Valorie Clark of Collected Rejections – Last but certainly not least, I need to give a heartfelt shout-out to Valorie, who may have had the most impact on my writing in 2022. Not only does she maintain several Substack threads, but she had a very rough ending to 2022 with the passing of her father. Her brief foray into daily writer’s notebook posts, with her 30-Day Writers Notebook challenge, actually led me to start my own Writers Notebook files. 

Many thanks to all of these publications and their authors, as they have been a major inspirational force at a crossroads in my life as a writer. Without their regular newsletters, I may have given up writing online altogether due to a lack of direction or unifying purpose. I can’t thank these inspirational people enough for keeping me on at least some sort of writing track.

My biggest piece of advice for Substack, and subscribing to newsletters in general, is to only subscribe to those voices that speak to you most. Otherwise, you’ll just end up getting overwhelmed. I also recommend saving any newsletters you can’t get to in a holding folder in your email account and archiving any that really inspire you in one way or another. I’ll be referring back to quite a few Substack letters from my archive in future articles, in fact.

What newsletters do you subscribe to and enjoy?

Related: 12 Strategies for Generating Writing Ideas

Amelia Desertsong is a former content marketing specialist turned essayist and creative nonfiction author. She writes articles on many niche hobbies and obscure curiosities, pretty much whatever tickles her fancy.

2 thoughts on “7 Inspiring Substack Newsletters Worth Reading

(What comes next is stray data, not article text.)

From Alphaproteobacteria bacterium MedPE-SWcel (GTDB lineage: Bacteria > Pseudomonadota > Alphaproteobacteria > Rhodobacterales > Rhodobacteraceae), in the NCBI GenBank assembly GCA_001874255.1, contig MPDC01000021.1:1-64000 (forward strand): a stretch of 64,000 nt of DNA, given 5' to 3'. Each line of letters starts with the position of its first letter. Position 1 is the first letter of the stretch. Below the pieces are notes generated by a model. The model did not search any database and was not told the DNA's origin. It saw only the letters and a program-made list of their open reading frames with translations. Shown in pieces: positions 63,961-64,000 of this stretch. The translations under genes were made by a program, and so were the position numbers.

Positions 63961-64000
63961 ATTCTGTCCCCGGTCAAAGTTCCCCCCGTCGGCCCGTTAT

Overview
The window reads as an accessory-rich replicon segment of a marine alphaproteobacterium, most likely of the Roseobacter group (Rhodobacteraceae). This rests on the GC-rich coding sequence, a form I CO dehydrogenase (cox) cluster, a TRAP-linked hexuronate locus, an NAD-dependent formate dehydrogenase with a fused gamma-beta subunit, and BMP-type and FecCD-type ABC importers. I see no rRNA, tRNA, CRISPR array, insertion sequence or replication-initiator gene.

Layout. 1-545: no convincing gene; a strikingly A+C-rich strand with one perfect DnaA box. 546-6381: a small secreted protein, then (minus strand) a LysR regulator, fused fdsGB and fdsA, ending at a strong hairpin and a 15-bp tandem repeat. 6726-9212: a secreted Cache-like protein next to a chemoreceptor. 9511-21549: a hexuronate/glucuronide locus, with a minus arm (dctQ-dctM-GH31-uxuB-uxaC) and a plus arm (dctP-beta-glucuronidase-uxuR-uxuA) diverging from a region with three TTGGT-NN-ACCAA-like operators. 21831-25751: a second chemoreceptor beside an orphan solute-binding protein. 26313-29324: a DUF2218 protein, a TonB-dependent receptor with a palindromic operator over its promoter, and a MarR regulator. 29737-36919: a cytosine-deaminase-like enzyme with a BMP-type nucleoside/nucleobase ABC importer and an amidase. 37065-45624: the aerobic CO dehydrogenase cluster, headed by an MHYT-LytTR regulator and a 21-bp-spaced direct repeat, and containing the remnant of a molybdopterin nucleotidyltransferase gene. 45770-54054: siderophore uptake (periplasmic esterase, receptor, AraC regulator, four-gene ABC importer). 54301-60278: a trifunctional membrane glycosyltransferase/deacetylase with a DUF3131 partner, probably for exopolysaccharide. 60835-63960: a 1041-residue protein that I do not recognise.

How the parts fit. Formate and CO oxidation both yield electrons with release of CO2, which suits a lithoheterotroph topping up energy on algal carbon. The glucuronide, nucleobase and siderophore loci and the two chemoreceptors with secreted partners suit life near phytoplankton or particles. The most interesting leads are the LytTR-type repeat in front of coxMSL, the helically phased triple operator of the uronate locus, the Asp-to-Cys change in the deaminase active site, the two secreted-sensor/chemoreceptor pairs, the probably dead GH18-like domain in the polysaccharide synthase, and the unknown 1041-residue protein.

1. As a passionate lover of the written word and a curious soul constantly seeking intellectual engagement, I have always harbored a deep desire to create my own newsletter. However, I am plagued by a fear that it may be too abstract to attract a sizable audience.

    The doubt lingers in my mind like a persistent shadow, whispering insidious questions that erode my confidence. Will anyone care about my musings? Will anyone truly understand what I am trying to convey? Will anyone be willing to read, ponder, and reflect upon the abstractions that swirl in my mind?

    But I know that this fear is a common struggle for many creatives, and that the world needs unique perspectives and authentic voices now more than ever. I know that my passion for distilling complex ideas into cohesive webs of meaning is a rare and precious gift, and that there will be an audience that is discerning and appreciative of my contribution.

    So, I must embrace the abstraction that is the hallmark of my writing style, and let it shine forth as a beacon of creativity and authenticity. I must trust that my unique vision and bold expression of self will resonate with the right audience, even if it may not be the largest one.

    In doing so, I am not only fulfilling my own creative yearnings, but I am also providing a vital service to the world at large. In times of great complexity and uncertainty, it is precisely the abstract and the elusive that can offer us the clarity and insight we so desperately need.

    1. For much of my youth, I was often ridiculed as writing as someone would if they were from another century. But rather than take this criticism in the negative way it was intended, I instead took it upon myself as a challenge to stand out from my peers. Just as you said, it’s actually doing a vital service to others by sharing your own voice without any intention of conforming to specified or assumed norms. It’s not about being pretentious or a know-it-all; it’s about using the words you know in such a way to challenge others to rise to the occasion and pursue a deeper understanding of ourselves and the world we live in.